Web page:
Views from Southwest Virginia

Joan K

Joan K
Location
Southwest, Virginia, USA
Bio
I'm a retired professor from Virginia Tech living the good life in the Appalachian mountains with my husband, a dog, and two cats along with lots of wildlife. I love reading, commenting and posting on Open Salon. Long live OS!

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APRIL 6, 2010 10:07AM

The Other West Virginia Coal Mining Disaster

Rate: 6 Flag

UPDATE:  I since learned that Massey Energy has pledged $1 million for the construction of a new school because of the danger.    I understand that part of the reason they did this was that they wanted to build another coal processing facility there close to the one that is right by the school.   So, this is a victory of sorts for anti-coal activists and parents of the school children. 

 

 

 I couldn't help but notice that the CNN anchor  John Roberts is situated in front of Marsh Fork Elementary School in West Virginia as he reports about the coal mine disaster that has already taken 25 lives.   This is the same school where a coal slurry dam sits right above it.   I went to my files and found these photos (courtesy Vivian Stockman of Ohio Valley Environmental Coalition). 

 

  pond above school

Coal Slurry Dam above Marsh Fork Elementary School 

An earthen dam is all that keep the coal slurry pond from sliding down the mountain and burying the  elemenatary school.  This is the same type of pond that spilled in Tennessee in December 2008. 

pond

Coal Slurry Pond above Marsh Fork 

The pond has a capacity of 8 billion gallons of coal slurry and is one of 400 in West Virginia. 

Activists have tried to get the mainstream media to cover the story so that the school might be moved to a safer location.   So, it's ironic that while the media covers the tragic coal mining accident, they ignore  the potential disaster that is right above them.

Media Coverage 

As one who has worked as an activist against mountaintop removal coal mining, it's frustrating to see the  coverage.   The media does cover the  inherent dangers of coal mining and the fact that the miners have little other job opportunities.  But, the coverage always stops there without asking the important questions:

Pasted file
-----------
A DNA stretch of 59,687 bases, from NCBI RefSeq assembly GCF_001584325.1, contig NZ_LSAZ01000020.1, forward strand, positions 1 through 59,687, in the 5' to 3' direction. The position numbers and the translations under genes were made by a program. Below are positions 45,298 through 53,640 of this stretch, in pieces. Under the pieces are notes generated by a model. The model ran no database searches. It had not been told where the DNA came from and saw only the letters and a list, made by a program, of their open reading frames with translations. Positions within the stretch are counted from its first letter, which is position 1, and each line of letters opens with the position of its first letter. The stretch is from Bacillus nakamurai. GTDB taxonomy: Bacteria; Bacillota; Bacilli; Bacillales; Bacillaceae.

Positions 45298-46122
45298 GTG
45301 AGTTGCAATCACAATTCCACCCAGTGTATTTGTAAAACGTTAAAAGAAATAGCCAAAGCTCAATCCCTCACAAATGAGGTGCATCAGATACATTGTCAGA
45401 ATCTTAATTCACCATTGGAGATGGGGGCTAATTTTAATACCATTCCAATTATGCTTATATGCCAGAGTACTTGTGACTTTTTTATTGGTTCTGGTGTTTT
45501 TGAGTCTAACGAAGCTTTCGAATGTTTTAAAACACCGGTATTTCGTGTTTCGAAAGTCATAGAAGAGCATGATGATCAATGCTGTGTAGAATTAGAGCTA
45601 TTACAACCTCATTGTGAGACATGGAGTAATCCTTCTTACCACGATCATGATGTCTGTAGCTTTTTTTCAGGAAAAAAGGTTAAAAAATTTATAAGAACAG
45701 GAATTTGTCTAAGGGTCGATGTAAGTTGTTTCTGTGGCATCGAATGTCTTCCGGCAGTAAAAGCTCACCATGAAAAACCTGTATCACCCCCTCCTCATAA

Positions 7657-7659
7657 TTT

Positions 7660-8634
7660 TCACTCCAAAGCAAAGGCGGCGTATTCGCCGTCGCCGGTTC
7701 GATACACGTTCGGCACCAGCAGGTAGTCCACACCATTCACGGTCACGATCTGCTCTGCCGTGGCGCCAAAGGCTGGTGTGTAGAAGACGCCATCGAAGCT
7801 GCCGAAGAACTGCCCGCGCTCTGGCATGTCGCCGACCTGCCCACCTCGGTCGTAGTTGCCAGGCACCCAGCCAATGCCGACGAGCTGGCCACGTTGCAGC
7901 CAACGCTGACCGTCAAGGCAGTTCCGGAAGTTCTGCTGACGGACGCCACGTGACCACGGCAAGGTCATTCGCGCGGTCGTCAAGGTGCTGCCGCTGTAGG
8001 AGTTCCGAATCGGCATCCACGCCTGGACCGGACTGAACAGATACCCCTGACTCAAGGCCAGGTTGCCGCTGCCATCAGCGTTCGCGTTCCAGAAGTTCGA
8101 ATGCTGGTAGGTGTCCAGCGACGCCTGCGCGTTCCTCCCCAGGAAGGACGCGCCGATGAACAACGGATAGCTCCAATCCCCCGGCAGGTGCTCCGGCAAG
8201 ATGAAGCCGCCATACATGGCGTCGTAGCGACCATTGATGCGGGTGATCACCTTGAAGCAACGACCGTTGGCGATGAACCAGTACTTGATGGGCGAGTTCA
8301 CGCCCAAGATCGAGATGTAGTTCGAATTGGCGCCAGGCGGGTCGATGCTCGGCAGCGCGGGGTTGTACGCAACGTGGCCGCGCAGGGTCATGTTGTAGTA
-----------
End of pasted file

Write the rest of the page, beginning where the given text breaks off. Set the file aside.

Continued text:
Why are coal mining areas some of the poorest in the country?

Why do people who live in coal mining areas have the poorest health in the country with high cancer and heart disease rates? 

 

 

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Comments

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Great Story Joan. Thanks for posting this.
No one wants to ask those questions, Joan. Way too many of us are dependent on coal to maintain our lifestyles.
Kudos for THIS. We can hear all about the "tragedy" of yesterday on all the major news outlets -- we will not hear about the consistent safety violations Massey has been charged with -- at affordable rates! They call it "clean coal".

And when that slurry slides into the school -- it will again be called an "accident."
Everyone--thanks for visiting my blog. I haven't posted in awhile and it's good to read the comments.

OEsheepdog--thanks for commenting.

Jeanette--yes, I too use electricity which is generated by coal but wish I had an alternative.

skeletwmn--yes, like the TN spill, any disaster involving coal mining is always called an accident.